We went to see Jeff VanderMeer speak at Vanderbilt last night. It was really interesting. He was speaking as a part of some kind of ecology series, so his talk was a lot about writing about nature and global warming.
One thing that I thought was especially provoking and that I intend to make time to talk to the Professor about is that he argued that it’s important for fiction writers to engage with philosophy and, especially, to not get it, to flounder and be mistaken about it. To fall short and be wrong. I would go so far as to say that he sees it as equally valuable for writers to read philosophy and be mistaken about it as it is for them to read it and understand it. That as uncomfortable as being wrong is, that there’s value in wrestling with something you can’t get.
He is currently wrestling with Timothy Morton’s Hyperobjects (which, go, Minnesota!) which is about how things like global warming, which are literally too big for humans to wrap their minds around, are causing all sorts of breakdowns in philosophy and such. VanderMeer put up a slide that had some of Morton’s ideas about what a hyperobject is–huge, atemportal, not located any specific spot, but having specific instances, beyond comprehension, etc. (I didn’t take notes, so those aren’t exactly right.) But, basically, “what is a hyperobject?” is the same question as “Where is Tanis?”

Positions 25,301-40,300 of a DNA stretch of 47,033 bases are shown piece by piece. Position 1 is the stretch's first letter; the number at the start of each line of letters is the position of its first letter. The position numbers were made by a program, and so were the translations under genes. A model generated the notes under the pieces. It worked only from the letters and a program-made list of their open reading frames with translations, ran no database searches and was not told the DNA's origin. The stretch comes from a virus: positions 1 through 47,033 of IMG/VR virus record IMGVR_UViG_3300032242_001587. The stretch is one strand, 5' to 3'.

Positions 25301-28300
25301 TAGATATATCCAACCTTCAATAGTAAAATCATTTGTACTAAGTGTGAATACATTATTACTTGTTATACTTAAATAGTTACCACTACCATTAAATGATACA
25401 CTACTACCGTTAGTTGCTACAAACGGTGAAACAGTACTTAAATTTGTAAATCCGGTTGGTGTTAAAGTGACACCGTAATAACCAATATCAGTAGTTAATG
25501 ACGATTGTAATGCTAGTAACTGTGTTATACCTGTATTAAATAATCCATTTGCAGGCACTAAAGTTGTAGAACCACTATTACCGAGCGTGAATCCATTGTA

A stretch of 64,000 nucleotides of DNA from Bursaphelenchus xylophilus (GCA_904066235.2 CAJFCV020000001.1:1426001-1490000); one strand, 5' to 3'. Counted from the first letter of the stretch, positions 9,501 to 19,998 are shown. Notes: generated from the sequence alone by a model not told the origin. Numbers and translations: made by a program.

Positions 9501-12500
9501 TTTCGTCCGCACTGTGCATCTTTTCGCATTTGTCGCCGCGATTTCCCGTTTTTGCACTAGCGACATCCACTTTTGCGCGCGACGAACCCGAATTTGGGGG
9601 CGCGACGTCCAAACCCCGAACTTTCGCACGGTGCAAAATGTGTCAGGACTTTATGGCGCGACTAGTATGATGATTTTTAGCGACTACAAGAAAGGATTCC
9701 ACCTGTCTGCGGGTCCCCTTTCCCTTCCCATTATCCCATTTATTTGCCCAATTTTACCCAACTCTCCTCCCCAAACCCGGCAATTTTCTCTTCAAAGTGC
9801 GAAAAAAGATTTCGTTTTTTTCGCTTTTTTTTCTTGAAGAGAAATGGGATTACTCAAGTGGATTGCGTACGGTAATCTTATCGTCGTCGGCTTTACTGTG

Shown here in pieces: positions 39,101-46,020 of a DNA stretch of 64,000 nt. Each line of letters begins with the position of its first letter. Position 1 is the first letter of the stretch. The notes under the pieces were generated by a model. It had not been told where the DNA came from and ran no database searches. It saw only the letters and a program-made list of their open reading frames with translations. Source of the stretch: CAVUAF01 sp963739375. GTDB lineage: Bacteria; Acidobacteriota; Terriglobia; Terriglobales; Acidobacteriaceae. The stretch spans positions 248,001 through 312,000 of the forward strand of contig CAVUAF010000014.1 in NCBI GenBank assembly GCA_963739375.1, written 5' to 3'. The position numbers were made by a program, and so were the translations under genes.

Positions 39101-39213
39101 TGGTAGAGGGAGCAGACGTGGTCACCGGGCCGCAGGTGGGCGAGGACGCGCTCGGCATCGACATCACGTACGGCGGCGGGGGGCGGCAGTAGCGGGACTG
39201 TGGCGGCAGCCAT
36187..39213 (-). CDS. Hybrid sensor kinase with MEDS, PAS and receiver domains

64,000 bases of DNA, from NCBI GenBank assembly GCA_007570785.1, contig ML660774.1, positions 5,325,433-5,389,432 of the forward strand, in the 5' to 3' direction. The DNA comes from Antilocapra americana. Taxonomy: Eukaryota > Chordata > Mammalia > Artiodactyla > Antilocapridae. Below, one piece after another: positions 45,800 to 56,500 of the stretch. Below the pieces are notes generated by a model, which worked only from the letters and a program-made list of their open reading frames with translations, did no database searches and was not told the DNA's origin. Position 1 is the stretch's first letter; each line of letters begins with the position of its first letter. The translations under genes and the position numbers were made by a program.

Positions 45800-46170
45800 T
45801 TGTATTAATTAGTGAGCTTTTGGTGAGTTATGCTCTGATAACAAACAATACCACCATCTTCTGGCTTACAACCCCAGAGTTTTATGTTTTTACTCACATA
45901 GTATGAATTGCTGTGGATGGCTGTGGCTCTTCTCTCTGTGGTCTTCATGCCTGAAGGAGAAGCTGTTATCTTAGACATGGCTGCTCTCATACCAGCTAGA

I haven’t read VanderMeer’s Southern Reach books yet, and I intended to buy one before the speech, but didn’t and then, afterwards, the talk was so good, I bought all three. So, oops.
I’m also going to try to get my hands on Ancient, Ancient by Kiini Ibura Salaam. When I learned she won a Tiptree, I was like “Then why don’t I recognize her name?” But she won the same year as Caitlyn Kiernan did for The Drowning Girl, so that explains where my attention was.